“Boyhood” opens with a shot of the sky, blue and clouded, then pans down toward a young Mason Jr. — the protagonist of the film — lying in the grass, staring upwards, sunlight reflected in his eyes. This shot embodies the quietude with which the film, told in a series of montages that symbolize both the mundanity and beauty of youth, moves. “Boyhood” is narrated in an almost dream-like sequence, flowing smooth and slow, with a confidence in the subtlety of its story that shines through.
Directed over a span of 12 years, “Boyhood” follows the same actors as they transition from childhood to adulthood, an ambitious coming-of-age epic that garnered much attention in the 2014 awards cycle for the uniqueness of its production. The film was nominated for five Golden Globes (winning two) and for six Academy Awards (winning one).
Beneath the film’s ostensibly simple premise, it is easy to see why it has received critical acclaim. Through the individual lens of Mason’s development from age six to 18, the viewer is transported through a vessel of meticulously curated snapshots chronicling the universal navigation of identity and the tumultuous highs and lows that come with growing up. The film peers into the liminal space that children of divorce inhabit and the sleepy static of Texan suburbs. It is a tapestry of intricately woven threads, a documentation of the blurry threshold of memory and the intimacy of family.
While the film itself is nearly three hours long, time in the narrative feels transient and fleeting, slipping through the fingers like sand. Small details like sunlight over the roof of the family’s minivan, or a still-shot of Mason Jr. eating cereal with his sister and mom, permeate the film’s subtext.
“Boyhood” never overtly tells the viewer how much time has passed. It simply illustrates time’s impermanence through shots of Mason Jr.’s physical development, as well as carefully panned shots incorporating pop-cultural relics of the years: a TV Box, baggy pants, sugary mid-2000s hits crackling through a radio. Time here is a distorted concept, but it is one full of movement and fluidity. Part of the film’s charm is its transmutation of nostalgia, the ordinary moments which serve as an artistic mirror to the reality of suburban childhood.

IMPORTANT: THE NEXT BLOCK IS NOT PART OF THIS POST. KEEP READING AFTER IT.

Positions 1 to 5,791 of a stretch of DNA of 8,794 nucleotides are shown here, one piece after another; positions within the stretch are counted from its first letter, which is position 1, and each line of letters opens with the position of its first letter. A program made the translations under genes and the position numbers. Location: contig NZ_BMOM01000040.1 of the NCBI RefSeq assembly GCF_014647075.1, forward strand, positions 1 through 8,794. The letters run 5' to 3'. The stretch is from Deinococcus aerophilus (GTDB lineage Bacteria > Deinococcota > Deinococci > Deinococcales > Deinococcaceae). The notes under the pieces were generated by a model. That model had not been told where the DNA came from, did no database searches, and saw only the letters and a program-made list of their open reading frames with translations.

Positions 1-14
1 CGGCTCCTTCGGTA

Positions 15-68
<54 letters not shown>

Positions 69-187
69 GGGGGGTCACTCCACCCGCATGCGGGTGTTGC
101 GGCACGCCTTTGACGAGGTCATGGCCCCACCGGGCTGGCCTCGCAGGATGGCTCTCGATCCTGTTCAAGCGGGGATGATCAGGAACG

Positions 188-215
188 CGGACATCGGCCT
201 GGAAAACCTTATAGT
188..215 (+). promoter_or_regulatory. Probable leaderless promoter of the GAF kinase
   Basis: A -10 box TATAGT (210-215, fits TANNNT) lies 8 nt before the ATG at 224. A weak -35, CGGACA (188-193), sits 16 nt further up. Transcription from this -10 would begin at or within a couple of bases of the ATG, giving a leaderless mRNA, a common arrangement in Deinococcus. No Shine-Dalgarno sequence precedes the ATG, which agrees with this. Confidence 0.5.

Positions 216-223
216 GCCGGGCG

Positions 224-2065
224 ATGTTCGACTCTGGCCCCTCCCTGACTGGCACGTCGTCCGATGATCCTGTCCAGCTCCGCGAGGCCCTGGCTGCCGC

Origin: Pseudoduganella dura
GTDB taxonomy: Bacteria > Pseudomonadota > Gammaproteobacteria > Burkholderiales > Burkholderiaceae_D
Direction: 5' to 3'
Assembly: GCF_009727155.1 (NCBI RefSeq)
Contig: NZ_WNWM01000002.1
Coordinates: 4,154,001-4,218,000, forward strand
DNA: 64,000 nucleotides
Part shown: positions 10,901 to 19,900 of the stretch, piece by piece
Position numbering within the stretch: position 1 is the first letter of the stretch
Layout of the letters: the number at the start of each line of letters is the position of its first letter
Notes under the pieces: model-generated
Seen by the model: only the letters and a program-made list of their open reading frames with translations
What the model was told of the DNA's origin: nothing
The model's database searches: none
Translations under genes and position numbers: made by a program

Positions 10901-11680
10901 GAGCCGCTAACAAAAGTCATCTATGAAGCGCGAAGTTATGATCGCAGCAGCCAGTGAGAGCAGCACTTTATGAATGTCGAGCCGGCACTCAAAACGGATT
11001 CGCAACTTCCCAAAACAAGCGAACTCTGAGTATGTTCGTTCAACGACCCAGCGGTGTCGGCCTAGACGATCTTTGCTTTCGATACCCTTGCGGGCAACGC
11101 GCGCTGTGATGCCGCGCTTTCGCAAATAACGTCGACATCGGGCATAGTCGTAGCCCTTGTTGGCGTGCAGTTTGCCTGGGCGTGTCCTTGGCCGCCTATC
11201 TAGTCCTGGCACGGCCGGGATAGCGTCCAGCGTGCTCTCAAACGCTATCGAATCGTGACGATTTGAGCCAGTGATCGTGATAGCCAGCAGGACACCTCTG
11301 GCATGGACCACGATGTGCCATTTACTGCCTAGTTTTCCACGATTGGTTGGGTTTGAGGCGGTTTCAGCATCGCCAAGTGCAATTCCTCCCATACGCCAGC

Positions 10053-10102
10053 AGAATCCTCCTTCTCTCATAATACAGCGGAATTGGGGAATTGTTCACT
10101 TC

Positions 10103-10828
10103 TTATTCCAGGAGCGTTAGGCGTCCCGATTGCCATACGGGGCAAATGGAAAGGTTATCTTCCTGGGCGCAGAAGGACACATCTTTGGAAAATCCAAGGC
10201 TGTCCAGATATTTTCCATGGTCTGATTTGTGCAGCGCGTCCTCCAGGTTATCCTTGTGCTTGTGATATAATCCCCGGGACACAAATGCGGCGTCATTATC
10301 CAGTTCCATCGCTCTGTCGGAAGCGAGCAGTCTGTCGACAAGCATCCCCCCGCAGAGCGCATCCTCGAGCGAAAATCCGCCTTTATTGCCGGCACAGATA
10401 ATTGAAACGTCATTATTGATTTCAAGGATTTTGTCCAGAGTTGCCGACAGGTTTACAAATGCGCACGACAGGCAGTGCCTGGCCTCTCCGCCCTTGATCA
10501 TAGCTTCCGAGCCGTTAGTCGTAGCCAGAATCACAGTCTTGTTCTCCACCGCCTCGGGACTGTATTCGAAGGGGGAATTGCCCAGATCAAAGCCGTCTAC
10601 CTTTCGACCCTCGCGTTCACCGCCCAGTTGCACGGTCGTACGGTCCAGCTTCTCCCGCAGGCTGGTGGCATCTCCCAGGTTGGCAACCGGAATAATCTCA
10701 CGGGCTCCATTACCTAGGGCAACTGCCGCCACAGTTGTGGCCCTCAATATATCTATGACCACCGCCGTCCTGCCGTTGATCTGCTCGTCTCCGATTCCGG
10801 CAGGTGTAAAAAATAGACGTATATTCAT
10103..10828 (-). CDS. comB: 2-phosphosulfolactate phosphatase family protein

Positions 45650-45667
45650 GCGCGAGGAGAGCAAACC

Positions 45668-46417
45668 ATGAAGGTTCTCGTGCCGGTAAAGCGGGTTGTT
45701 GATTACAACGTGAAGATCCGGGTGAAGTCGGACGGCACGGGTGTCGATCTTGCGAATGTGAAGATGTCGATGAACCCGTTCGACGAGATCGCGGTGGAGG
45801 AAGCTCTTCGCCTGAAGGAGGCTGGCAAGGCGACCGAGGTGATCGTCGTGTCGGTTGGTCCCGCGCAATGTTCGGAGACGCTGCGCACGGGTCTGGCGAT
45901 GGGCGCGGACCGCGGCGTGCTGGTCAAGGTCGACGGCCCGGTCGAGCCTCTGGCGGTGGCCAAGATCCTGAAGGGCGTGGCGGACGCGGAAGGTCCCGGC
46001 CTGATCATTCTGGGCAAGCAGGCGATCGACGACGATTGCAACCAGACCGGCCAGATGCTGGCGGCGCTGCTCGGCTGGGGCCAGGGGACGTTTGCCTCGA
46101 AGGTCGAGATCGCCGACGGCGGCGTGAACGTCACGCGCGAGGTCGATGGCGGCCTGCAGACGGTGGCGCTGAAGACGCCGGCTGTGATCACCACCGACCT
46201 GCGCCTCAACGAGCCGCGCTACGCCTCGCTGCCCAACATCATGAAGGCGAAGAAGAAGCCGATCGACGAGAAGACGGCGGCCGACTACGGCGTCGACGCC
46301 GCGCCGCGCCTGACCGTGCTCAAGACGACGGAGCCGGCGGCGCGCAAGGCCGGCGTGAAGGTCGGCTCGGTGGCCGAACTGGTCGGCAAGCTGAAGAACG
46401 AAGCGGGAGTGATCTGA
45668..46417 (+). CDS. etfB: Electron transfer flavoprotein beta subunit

The basic foundation of the film’s storyline is almost deceptively mundane and linear. We follow Mason Jr.’s progression from elementary school to his freshman year of college. Mason Jr. is the product of divorced parents: Olivia, his mother, who raises her two children while studying to be a professor, and Mason Sr., a nomadic musician who is unable to conform to the conventions expected of suburban fatherhood. Additionally, Mason Jr. has an older sister, Samantha, who is perhaps the more outgoing, responsible counterpart to his brooding, artistic self.
For the most part, the film is shrouded in a languid, golden haze, absent of melodrama. Olivia and Mason Sr. develop new relationships, Samantha heads off to college to forge her own place in the world, and Mason Jr. grows into his love of photography and begins to interrogate the world through a more cynical lens.
Outside of the main cast, people come and go, highlighting the unresolved nature of relational fractures that often come with real life. The children whom Samantha and Mason Jr. befriend during Olivia’s second marriage, for example, are never seen again after Olivia divorces her second husband and relocates. “Boyhood” is a window to middle-class, cookie-cutter suburban life — both reflecting the reality of this American cultural conception and exposing its cracks.
Due to its unorthodox structure and pace, part of the film’s appeal lies within its relatability to the viewer: the nostalgia of seeing Mason Jr. and Samantha grin with excitement upon receiving the next Harry Potter book, or watching Olivia pack the car before driving her children to soccer practice and seeing your own mother reflected within this scene.
However, while “Boyhood” is risky and innovative in its production, it is safe and conventional with its execution. The film follows characters who, save the parents being divorced, belong to the heteronormative, white, middle-class nuclear family model. For those with identities existing outside of these conventions, it may be more difficult to find the charm or nostalgia in a film like “Boyhood.”
Additionally, some of the dialogue feels at-times heavy-handed, such as an overly preachy and verbose scene in which Mason Jr. denounces the role of social media to his at-the-time girlfriend, complaining about how no one lives “in real time” anymore. For a film whose strength lies in the subtlety and quietude of its narrative, the at-times sanctimonious dialogue feels somewhat forced, stunted, and out of place.
Despite these flaws, “Boyhood” is an impressive cinematic feat, displaying nuance and restraint in its portrayal of the individuality of Mason Jr.’s life yet also the universality of the obstacles he undergoes — the search for meaning, identity, and belonging in the world. The film offers no grand climax or resolution. It simply moves with clarity and confidence, illuminating the liminality of memory and youth and the confused, directionless movement with which all our lives flow. The credits roll, and the viewer is left with a feeling of both longing and peace, wondering where the time has gone, yet looking forward to the uncertain beauty of what lies ahead.